Bradford stands together following seven days of tragedy
Men, women and children gathered in Bradford earlier this week, to pay their respects to the victims of a host of recent attacks which have rocked the eastern and western world.
From Europe to Asia, bomb blasts have been carried out by extremist groups as the world continues to fight against global terror, and the need for a united population grows ever more important.
A candlelit peace vigil was staged in Centenary Square, Bradford, on Tuesday 29th March, as faith and community leaders united with members of the public in a stand of solidarity.
Speaking on the day was Bradford West MP, Naz Shah.
Organised by the community for the community, Ms Shah paid respects to the victims of the terror attacks and the killing of a Glasgow shopkeeper in a religiously motivated attack.
She said: “Whether it is terrorism, whether it is an individual act, whatever it is, the fact is that all the violence that we have seen in the past month, the past few years, is an enormous tragedy.
“I thank all the faith leaders for their attendance. It is not about religion, caste or creed, it is about humanity.
“It is about us saying we are humans first and we have shared values regardless of our backgrounds. That is the absolute key message we need to share today.”
She added: “Today we come together as one. What is really important is that no individual led today. It has been led by the community of Bradford and organised by us. It is not something I have arranged, not the Council for Mosques or the city council, it is something we as the public of Bradford wanted and something we have all together delivered.”
As well as paying respects to the victims of recent bomb blasts in Lahore, Pakistan, and Brussels, Belgium, those in attendance were also reminded of the death of Glasgow shopkeeper, killed by a Bradford man in what was described as a ‘religiously prejudiced attack’.
Representatives from the Bradford Council for Mosques were in attendance and condemned the actions of all assailants, in the UK and overseas.
In a statement, they said: “[For the Majority] of us, who unreservedly desire and aspire for peace and harmony for all, the past week has been painfully difficult.
“There can be no justifications for these cowardly acts of murder,” adding, “our heartfelt condolences go to victims and their families of all and stand in unity with their families and friends.”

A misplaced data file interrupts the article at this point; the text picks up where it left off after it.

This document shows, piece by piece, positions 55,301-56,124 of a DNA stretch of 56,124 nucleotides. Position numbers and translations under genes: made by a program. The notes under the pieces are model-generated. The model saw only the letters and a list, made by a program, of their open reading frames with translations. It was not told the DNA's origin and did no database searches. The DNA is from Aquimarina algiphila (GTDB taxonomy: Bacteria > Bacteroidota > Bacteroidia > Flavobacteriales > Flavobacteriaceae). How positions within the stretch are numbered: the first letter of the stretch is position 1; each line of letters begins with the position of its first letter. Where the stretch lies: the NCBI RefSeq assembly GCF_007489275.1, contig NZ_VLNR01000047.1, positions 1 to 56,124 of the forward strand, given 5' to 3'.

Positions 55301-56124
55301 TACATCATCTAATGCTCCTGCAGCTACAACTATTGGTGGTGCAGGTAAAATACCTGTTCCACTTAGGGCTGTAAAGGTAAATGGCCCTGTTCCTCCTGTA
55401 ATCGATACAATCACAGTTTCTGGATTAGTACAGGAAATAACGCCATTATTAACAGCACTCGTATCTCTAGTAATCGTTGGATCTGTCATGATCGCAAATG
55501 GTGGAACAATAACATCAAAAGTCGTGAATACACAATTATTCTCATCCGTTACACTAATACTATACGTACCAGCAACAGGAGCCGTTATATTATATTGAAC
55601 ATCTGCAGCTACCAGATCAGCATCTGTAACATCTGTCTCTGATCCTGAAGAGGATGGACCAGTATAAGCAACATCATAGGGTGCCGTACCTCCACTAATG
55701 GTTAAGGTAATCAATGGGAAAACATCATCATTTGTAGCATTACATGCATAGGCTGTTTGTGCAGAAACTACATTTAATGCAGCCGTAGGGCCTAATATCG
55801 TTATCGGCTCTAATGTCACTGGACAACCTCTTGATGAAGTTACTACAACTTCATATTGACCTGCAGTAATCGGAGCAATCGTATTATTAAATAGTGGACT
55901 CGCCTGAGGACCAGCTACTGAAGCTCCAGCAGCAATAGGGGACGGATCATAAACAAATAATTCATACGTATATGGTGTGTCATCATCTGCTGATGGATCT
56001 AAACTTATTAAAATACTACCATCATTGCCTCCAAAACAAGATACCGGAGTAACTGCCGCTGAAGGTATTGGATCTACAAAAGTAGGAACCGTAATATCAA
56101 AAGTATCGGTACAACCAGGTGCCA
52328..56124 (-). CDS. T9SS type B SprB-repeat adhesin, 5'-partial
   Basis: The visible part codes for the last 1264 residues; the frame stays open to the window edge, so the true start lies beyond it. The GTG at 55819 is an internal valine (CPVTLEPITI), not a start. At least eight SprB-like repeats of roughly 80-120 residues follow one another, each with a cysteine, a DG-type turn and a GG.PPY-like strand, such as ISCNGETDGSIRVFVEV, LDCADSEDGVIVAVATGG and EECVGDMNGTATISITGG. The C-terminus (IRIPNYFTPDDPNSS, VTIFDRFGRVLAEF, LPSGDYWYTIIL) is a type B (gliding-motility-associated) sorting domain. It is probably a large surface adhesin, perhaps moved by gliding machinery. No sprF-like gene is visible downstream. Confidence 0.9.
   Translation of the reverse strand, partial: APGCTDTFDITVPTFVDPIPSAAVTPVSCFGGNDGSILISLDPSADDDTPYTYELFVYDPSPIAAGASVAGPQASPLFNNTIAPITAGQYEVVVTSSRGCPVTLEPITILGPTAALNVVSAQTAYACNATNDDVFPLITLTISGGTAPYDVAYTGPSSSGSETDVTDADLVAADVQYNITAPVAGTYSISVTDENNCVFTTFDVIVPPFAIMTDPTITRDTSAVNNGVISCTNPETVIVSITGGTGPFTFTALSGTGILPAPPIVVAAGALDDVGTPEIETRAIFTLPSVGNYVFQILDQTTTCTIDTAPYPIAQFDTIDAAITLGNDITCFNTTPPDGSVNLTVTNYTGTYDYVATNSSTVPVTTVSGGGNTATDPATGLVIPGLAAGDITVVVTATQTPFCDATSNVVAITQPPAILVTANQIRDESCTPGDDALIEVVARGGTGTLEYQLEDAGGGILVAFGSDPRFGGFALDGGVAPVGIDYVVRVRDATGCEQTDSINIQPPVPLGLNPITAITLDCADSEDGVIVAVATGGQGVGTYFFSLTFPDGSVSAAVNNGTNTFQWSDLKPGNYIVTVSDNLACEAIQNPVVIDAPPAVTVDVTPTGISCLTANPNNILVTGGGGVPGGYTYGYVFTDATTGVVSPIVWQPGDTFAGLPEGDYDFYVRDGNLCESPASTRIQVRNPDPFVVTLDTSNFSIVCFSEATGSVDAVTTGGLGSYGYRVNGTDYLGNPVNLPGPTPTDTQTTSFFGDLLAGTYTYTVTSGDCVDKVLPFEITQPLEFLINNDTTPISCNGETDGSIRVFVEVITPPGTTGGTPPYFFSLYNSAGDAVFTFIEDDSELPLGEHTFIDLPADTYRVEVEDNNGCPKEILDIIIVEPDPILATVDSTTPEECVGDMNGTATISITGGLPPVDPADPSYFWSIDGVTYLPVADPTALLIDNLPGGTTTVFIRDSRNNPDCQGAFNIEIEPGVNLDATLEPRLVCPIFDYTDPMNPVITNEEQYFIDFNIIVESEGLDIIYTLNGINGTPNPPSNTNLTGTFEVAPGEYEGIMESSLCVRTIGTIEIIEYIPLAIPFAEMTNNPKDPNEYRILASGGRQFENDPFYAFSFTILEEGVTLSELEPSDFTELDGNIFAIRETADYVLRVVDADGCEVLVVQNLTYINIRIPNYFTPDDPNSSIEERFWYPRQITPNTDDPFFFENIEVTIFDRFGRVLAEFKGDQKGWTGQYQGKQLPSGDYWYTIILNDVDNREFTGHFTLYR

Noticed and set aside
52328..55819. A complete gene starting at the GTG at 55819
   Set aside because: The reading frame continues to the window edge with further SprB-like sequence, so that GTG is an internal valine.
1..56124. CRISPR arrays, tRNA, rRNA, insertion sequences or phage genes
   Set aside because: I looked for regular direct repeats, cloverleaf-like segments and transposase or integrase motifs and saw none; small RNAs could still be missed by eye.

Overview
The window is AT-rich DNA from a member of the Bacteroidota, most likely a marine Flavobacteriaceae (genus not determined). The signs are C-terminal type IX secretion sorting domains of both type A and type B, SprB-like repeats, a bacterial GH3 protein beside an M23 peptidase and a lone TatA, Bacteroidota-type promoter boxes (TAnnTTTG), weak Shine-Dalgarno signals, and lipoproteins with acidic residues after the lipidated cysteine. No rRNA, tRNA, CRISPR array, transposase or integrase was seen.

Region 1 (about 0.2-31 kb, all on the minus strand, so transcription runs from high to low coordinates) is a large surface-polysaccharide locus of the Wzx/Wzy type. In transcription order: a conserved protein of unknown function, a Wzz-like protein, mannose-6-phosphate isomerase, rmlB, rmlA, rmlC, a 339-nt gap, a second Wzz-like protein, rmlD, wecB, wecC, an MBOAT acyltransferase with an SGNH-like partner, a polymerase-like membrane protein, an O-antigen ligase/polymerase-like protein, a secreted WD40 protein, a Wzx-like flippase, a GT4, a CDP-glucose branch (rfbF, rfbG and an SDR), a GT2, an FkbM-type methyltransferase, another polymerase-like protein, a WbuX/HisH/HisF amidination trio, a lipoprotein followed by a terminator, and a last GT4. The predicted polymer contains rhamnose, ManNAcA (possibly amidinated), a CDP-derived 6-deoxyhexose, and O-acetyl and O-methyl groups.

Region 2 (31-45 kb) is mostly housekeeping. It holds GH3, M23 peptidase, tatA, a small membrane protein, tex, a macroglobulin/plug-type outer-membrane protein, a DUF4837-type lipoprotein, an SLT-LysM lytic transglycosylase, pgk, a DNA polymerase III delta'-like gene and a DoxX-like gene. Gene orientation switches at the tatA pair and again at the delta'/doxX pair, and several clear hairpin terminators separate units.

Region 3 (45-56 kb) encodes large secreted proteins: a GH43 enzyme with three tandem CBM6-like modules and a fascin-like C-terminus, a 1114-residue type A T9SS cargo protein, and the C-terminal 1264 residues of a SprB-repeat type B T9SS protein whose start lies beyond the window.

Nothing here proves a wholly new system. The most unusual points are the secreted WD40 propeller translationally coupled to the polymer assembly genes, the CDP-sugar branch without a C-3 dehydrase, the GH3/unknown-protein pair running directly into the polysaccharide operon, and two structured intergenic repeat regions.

Of the shopkeeper’s murder, they continued: “The religiously motivated attack on Asad Shah in Glasgow is of enormous importance and relevance to us in Britain.
“This is a blatant attack on the right of an individual to hold and practice his beliefs. None of us should live in fear of violent retribution from those of different beliefs and convictions.
“This is a sinister act of callous violence and therefore it needs to be condemned for what it is.”
Timeline of tragedy
On Tuesday 22nd March, the Belgian capital of Brussels was rocked by a series of blasts as suicide bombers targeted the city’s airport and metro station.
Thirty-two people died and over 300 were injured in the attack of which extremist group, Daesh, claimed responsibility.
Following the attacks three days of mourning were declared by the Belgian government.
Meanwhile, security at airports, train stations and other transport hubs have been increased in cities around the world as the threat of terror attacks heightens in Western nations.
Asad Shah, an Ahmadi Muslim from Glasgow, was attacked outside his convenience shop on Thursday 24th March, in what police described as a ‘religiously prejudiced attack’.
The 40-year-old was rushed to Queen Elizabeth University Hospital where he was pronounced dead on arrival after being found with serious injuries.
Tanveer Ahmed, 32, from Toller in Bradford, has since appeared in court, charged with the murder of Mr Shah, where he did not enter a plea.
Since Mr Shah’s death, an online fundraising page has been set up for his family, with over £100,000 donated so far, whilst a peace vigil near the site of the attack was attended by hundreds, including First Minister of Scotland, Nicola Sturgeon.
Lahore Easter attacks
Sixty-nine people were killed and many more injured following an explosion at a public park in Lahore, Pakistan, on Sunday 27th March.
Children and women were among the victims in the attack, as families, many of whom were Christian, packed into the Gulshan-e-Iqbal public park.
A Pakistan Taliban faction claimed responsibility for the attack which the Pakistan president, Mamnoon Hussain condemned, as the regional government announced three days of mourning.
It was a suicide bomb that caused the many fatalities, with the blast reportedly occurring near to the main gates.